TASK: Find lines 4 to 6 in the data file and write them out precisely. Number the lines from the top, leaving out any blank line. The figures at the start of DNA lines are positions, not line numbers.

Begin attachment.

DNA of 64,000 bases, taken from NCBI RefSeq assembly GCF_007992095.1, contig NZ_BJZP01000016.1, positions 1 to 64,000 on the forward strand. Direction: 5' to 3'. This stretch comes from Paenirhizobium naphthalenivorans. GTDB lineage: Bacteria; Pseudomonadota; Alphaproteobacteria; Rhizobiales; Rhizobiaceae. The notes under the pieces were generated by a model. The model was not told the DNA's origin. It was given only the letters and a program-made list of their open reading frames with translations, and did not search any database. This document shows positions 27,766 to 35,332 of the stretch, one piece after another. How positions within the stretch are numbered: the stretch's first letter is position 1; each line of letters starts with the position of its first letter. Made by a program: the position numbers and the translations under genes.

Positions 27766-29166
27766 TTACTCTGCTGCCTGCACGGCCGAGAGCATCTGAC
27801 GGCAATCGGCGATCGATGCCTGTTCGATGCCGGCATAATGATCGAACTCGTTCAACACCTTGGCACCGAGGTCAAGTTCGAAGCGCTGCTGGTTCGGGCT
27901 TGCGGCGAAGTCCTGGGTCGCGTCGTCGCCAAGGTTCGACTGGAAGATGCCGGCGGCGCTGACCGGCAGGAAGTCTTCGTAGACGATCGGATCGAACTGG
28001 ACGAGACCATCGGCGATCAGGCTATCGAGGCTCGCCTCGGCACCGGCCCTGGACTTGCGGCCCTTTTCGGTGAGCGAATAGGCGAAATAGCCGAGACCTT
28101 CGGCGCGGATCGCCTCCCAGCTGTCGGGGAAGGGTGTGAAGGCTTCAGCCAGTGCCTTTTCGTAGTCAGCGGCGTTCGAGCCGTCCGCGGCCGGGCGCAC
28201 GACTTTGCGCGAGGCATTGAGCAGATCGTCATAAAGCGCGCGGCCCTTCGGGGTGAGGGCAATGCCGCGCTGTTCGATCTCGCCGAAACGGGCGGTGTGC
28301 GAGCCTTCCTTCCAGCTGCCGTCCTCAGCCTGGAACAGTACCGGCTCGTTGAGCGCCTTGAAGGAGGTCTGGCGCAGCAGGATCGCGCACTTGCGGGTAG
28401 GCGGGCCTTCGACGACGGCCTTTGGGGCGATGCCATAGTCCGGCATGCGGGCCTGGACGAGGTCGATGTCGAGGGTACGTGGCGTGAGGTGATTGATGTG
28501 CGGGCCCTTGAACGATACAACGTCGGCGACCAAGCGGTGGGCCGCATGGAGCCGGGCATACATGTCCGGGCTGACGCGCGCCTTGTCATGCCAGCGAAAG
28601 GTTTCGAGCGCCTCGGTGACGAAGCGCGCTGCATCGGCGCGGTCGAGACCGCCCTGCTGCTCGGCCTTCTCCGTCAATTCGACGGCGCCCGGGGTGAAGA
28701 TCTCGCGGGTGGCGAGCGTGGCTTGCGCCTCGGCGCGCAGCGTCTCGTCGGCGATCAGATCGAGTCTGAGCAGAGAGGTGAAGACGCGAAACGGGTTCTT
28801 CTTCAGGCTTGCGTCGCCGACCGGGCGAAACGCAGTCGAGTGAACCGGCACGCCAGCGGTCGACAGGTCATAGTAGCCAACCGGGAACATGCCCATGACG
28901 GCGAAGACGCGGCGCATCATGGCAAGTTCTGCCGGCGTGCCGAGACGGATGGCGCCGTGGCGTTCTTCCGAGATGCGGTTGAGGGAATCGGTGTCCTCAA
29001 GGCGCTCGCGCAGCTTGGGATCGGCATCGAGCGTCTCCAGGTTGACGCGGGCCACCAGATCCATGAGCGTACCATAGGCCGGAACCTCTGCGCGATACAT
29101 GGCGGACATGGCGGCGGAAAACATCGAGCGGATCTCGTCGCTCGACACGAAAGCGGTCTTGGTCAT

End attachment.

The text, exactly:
27801 GGCAATCGGCGATCGATGCCTGTTCGATGCCGGCATAATGATCGAACTCGTTCAACACCTTGGCACCGAGGTCAAGTTCGAAGCGCTGCTGGTTCGGGCT
27901 TGCGGCGAAGTCCTGGGTCGCGTCGTCGCCAAGGTTCGACTGGAAGATGCCGGCGGCGCTGACCGGCAGGAAGTCTTCGTAGACGATCGGATCGAACTGG
28001 ACGAGACCATCGGCGATCAGGCTATCGAGGCTCGCCTCGGCACCGGCCCTGGACTTGCGGCCCTTTTCGGTGAGCGAATAGGCGAAATAGCCGAGACCTT